Live Action TV
- The Dungeons & Dragons Tomb of Horrors setting, obviously.
- In the Grim Dark 41st Millennium of Warhammer 40,000, you get all kinds of tombs: Gothically ornate catacombs of Imperial saints and nobles, strangely beautiful but often booby trapped Eldar soul shrines, massive memorials to legendary generals... And then you get mind-breaking citadels and catacombs dedicated to the most foul Chaos-aligned Evil Overlord in the system, always dangerous to those who value their lives and sanity, always haunted by daemonic energies and other horrible things.
- On the most extreme level of lethal tombs is a faction based around them, the Necrons, of whom if someone is foolish enough to sniff around their baleful obsidian resting places, their awakening will spell doom for every living thing on the planet. And the worst thing? These tombs are spread across the galaxy, just waiting to be awakened. And no one can be sure which planets have them and which don't. Oh, and these tombs are starting to be activated from offworld, meaning that even a careful or entirely oblivious population who never went down that far might be gaussed out of existence without knowing why.
- Exalted has a number of these, mainly First Age deathtraps built to house the bodies of Solars slain during the Usurpation. In-character, they were constructed and laden with the grave goods of the dead in the hopes of keeping the restless spirits of the "Anathema" sated. Out-of-character, it's mainly a reason for newly returned Solars to evade death traps and get all the cool stuff they collected in their last life.
- Busch Gardens Tampa used to have a walk-through attraction called Tut's Tomb, where guests would be guided through an excavation of said tomb.
- The cathedral holds many free-standing stone coffins, many of which contain skeletons that will attack you.
- There is an entire level called The Tomb of King Leoric, which is not particularly ancient, but is still crawling with skeletons.
- In Diablo II, Act II, the desert around Lut Gholein has the Stony Tomb and the Halls of the Dead. In the last section of the act, you reach the Valley of the Magi, which is lined with tombs.
- Diablo III has you revisiting the old ruins of the Tristram Cathedral, which includes its share of tombs, including the Crypt of the Skeleton King where you throw down with the resurrected title monster who is barring the path to the Fallen Star that takes up the first part of the game proper.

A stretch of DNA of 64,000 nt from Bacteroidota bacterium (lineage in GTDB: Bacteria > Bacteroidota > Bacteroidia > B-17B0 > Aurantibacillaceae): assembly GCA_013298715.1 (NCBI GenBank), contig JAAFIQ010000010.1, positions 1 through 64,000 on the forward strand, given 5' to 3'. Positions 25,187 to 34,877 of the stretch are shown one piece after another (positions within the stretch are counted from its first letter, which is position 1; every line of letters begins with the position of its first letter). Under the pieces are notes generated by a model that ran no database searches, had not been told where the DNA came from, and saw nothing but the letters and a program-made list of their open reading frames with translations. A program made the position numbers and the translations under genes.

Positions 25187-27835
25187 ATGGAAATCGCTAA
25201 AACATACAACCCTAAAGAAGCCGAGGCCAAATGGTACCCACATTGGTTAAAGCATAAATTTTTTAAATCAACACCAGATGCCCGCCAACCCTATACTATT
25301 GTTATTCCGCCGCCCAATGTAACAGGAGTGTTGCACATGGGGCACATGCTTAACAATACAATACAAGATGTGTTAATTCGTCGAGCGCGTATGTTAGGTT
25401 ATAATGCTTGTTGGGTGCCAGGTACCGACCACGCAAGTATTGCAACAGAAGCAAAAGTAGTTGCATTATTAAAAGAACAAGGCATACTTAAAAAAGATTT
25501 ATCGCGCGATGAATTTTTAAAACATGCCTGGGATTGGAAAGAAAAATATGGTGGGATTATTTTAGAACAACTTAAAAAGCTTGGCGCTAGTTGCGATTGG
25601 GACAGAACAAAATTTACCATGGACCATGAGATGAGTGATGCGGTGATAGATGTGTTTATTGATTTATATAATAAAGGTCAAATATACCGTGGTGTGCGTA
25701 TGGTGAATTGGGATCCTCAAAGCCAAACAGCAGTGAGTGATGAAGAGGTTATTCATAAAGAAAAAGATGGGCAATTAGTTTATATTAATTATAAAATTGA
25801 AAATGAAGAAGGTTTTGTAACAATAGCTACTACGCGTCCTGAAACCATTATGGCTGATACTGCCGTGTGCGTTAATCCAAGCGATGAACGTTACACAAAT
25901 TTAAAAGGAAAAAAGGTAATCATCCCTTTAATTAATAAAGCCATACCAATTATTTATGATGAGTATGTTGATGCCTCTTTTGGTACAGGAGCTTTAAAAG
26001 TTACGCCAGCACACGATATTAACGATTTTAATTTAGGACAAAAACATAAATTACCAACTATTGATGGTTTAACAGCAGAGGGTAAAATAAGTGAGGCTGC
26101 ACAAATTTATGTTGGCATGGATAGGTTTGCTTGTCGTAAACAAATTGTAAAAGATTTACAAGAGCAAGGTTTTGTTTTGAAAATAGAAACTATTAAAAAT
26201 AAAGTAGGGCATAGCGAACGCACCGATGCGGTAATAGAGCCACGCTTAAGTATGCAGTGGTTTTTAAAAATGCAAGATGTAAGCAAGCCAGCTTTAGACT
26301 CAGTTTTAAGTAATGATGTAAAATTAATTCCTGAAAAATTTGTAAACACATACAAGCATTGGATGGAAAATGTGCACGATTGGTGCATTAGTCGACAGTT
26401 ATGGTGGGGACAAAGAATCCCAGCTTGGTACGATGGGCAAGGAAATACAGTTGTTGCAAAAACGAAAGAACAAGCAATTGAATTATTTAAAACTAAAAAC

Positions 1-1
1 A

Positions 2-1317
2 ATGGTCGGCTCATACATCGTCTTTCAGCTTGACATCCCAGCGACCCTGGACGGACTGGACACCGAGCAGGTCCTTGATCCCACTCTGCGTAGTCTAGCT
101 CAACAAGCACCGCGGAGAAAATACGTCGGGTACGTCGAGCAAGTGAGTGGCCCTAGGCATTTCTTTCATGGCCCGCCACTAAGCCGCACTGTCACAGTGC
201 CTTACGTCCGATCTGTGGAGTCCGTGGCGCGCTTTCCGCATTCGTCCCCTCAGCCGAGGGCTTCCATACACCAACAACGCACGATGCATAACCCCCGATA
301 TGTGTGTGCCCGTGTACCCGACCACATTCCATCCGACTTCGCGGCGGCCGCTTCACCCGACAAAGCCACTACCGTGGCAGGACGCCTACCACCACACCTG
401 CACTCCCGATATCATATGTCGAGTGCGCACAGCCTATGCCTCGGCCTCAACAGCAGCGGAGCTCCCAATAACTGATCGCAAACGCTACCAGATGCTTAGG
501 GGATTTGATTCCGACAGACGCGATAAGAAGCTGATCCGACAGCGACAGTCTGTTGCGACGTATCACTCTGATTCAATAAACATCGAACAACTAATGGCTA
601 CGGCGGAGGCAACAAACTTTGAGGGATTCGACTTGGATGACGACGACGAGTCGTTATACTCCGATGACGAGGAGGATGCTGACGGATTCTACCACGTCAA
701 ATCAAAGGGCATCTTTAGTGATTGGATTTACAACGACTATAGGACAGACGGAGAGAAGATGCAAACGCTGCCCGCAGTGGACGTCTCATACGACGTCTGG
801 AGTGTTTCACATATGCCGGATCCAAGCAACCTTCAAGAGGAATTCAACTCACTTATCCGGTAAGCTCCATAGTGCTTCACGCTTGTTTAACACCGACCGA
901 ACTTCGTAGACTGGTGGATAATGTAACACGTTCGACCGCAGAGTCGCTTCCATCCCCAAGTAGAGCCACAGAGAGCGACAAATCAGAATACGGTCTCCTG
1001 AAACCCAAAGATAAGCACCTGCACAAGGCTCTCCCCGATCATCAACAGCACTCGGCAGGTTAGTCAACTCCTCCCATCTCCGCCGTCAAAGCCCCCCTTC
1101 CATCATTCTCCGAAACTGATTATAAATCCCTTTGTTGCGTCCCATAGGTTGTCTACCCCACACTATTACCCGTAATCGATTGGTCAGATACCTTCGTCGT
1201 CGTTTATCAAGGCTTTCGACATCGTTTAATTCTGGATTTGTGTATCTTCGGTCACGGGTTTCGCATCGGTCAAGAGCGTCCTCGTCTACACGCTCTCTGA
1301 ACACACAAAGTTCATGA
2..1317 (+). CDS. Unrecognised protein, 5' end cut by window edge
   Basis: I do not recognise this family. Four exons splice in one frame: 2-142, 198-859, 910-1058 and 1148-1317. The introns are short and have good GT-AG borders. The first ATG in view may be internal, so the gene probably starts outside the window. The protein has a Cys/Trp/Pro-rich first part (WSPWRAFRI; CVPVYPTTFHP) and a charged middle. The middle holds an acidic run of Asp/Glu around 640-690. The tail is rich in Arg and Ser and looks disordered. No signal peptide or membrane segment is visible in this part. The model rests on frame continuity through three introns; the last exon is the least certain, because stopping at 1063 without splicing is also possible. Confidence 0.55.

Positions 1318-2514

- In Drakensang Online, the dungeon of Grimmagstone which is north of the starter town, fulfills this role. Complete with roaming undead.
- The Catacombs in Dark Souls, which is crawling with necromancers and skeletons. It leads to the Tomb of Giants, which is home to Gravelord Nito, first of the dead.
- The Elder Scrolls
- The series in general has more ancient tombs per square mile than you can shake a magic katana at. Some are well justified by the setting's lore, while others are simply generic dungeons closer to Ruins for Ruins' Sake.
- Justified in Morrowind, where "ancestral tombs" for Vvardenfell's wealthier Dunmer families dot the island, typically guarded by summoned spirits and the reanimated dead. (The Dunmer consider this a holy act and very different from blasphemous [according to the Tribunal Temple] necromancy.) And of course, some of the tombs have been taken over by even worse creatures...
- The barrows of Skyrim are also mostly justified. Most were built as the tomb/prisons for the members of the ancient Dragon Cults, who were overthrown thousands of years prior to the events of the game. With the return of Alduin, who is resurrecting the dragons themselves, the members of the Dragon Cult are likewise returning to (un)life. All of those overly simplistic puzzles in the barrows? They aren't to keep enterprising adventurers out, but to seal in the undead.
- Final Fantasy XI has King Ranperre's Tomb, as well as the Eldieme Necropolis, which is inhabited by undead even during the Crystal War of 20 years ago.
- Planescape: Torment has the Whispering Stone catacombs under Sigil. Naturally, this being Torment, the dead have formed a kind of necrocracy there.
- Rayman 2: The Great Escape has the Tomb of the Ancients.
- Thief: The Dark Project has:
- "Down in the Bonehoard". The entire mission is set in the Bonehoard, a gigantic underground tomb complex featuring lots of zombies.
- "The Lost City" includes an Ancient Egyptian-style tomb (not actually from that civilization, though).
- In the Thief II: The Metal Age mission "Eavesdropping", the seminary's catacombs contain some of the loot, and potentially a key that you will have to retrieve. Unfortunately, or not, they also contain Haunts.
- The Warcraft games have the Tomb of Sargeras, where Sargeras' remains were hidden. It used to be in the underwater ruins of a city, but it was raised from the depths and is now an archipelago infested with demons.
- La-Mulana has the Mausoleum of the Giants and the Graveyard of the Giants.
- Both Jedi Academy and Knights of the Old Republic feature the Sith tombs on Korriban (see under Literature, above).
- Final Fantasy XII has several seeing as a key component of the plot involves salvaging artifacts from a dead king. the first in the long line is The Tomb of Raithwall. The most memorable and disturbing however is the Necrohol of Nabudis, which is actually an entire city turned tomb due an incident involving the same artifacts you're looking for.